Around 15 million tonnes of food is thrown away every year in the UK. Shockingly, almost 50% of this waste emerges from our own homes . You may already know that food waste results in huge economic losses, but were you aware of its staggering environmental impact?
Those food groups wasted most in the UK are vegetables and fruits (27%), drink (17%), bakery items (11%) and meat (7%). Although the percentage correlating to meat appears low, significantly more energy is used in its production (particularly in regards to intensive agriculture) compared to that of vegetables. This makes sense because before animal products can be consumed, the animals must first be raised, fed and sent to slaughter – a largely energy intensive process.
The rise of intensive agriculture has meant that livestock are increasingly eating grains and soya. These imported grains and proteins cause deforestation and are an inefficient use of productive land . As we are increasingly relying on meat imports from abroad, the moving of animal feed across the globe and transporting of livestock between farms, slaughterhouses and processing plants means that intensive farming exists as an extremely energy intensive system. Animal factories also produce huge amounts of waste high in chemicals and nutrients that are detrimental to the environment, pollute water supplies and contribute to climate change .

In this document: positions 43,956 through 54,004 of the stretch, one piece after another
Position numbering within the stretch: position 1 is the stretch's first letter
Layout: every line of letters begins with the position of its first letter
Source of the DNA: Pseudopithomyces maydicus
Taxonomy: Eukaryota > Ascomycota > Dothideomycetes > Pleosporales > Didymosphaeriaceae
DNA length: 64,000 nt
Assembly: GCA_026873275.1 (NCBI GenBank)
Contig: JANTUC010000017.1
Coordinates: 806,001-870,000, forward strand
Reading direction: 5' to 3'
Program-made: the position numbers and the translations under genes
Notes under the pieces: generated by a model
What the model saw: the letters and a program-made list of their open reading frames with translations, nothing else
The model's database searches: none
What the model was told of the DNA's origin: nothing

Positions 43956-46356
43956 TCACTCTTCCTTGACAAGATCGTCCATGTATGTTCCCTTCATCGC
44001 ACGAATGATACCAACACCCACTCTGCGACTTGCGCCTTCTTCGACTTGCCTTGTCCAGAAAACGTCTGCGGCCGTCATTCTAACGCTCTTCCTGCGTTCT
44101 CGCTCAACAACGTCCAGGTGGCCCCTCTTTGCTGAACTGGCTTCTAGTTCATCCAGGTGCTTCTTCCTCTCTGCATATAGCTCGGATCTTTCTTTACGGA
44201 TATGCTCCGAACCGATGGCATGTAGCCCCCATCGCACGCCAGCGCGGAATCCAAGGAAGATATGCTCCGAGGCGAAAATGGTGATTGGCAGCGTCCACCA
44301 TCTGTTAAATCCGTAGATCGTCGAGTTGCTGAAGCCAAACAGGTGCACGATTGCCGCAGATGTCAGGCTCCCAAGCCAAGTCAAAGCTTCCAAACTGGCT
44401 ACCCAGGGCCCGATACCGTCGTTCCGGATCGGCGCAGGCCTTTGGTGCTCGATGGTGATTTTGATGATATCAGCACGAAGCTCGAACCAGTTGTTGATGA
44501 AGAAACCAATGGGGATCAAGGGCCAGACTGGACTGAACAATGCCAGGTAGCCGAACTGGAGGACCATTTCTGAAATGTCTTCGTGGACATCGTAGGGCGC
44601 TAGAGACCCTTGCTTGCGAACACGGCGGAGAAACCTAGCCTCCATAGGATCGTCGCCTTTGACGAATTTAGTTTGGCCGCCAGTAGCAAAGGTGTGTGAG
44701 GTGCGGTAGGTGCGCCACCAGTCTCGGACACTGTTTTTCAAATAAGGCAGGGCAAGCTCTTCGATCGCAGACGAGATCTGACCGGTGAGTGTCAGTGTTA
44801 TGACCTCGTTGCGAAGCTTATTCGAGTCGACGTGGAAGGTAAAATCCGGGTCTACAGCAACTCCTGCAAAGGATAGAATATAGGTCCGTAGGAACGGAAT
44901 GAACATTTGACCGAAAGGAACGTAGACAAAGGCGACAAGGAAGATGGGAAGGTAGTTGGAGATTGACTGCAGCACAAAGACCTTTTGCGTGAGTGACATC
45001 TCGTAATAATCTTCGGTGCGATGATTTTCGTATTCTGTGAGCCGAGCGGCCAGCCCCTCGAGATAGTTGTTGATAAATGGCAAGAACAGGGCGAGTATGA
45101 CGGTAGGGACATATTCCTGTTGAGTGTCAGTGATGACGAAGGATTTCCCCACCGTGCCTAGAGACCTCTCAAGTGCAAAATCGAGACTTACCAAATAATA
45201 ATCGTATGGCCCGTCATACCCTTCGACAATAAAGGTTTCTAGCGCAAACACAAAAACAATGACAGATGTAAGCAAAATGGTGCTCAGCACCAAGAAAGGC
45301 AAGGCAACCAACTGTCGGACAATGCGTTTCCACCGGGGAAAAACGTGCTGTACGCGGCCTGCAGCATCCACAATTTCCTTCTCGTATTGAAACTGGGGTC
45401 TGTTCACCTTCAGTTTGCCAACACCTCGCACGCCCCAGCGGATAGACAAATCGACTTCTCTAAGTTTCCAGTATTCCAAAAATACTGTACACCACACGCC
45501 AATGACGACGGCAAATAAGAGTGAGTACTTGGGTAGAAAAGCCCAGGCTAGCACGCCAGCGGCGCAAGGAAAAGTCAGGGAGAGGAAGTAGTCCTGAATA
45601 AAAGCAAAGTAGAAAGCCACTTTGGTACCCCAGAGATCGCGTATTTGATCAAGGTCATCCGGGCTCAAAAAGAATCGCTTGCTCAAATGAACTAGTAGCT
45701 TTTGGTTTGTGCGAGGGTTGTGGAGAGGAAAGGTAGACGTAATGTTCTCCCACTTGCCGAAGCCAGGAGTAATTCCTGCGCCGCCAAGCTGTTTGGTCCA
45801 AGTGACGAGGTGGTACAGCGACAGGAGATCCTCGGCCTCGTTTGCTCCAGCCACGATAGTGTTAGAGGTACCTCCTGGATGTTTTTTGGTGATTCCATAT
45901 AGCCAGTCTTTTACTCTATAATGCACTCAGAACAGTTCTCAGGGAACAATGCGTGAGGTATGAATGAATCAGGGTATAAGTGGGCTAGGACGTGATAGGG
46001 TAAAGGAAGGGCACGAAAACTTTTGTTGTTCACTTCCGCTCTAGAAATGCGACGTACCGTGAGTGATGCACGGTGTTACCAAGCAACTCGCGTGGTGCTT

An article published by the Guardian reveals that households are wasting around 570,000 tonnes of fresh meat each year, with a value of £1,300 million. That’s approximately 50 million chickens, 1.5 million pigs and 100,000 beef cattle according to Philip Lymbery’s book, Farmageddon. Globally it’s close to 12 billion animals: an extraordinary amount of living creatures born to be wasted .
Based on this, it is important to pay close attention to your own food consumption habits. Here are some top tips to help tackle food waste when purchasing and preparing meat.
When purchasing meat:
- Buy only what you can use in the near future. Your local butcher (and some supermarket meat counters) can provide you with exact portions.
- Buy meat closer to the use-by date that will otherwise go to waste due to supermarket caution.
- Buy cheaper cuts of meat. Often these cuts are binned as people are reluctant to use them. Visit the ‘Eating Cheaper and Healthier’ section of our website for some delicious, cheap cut, pork recipes.
When preparing meat:
- If you can’t stomach what’s in your fridge by the end of the week, freeze it for another day. Simple but effective.
- Use leftovers in creative ways. Soups, stews and even croquettes are all tasty dishes that’ll help reinvent your leftovers. Get creative in the kitchen with this Bacon And Cheese Croquette recipe.
When food shopping, try to avoid meat from animal factories. You can buy pork with high animal welfare labels in the supermarket, so look for RSPCA Assured (previously labelled Freedom Food), Outdoor Bred, Free Range or best of all Organic. You can ask for high welfare meat at your local butcher or better still shop at your local farmers’ market, find high welfare online, or join a box scheme.
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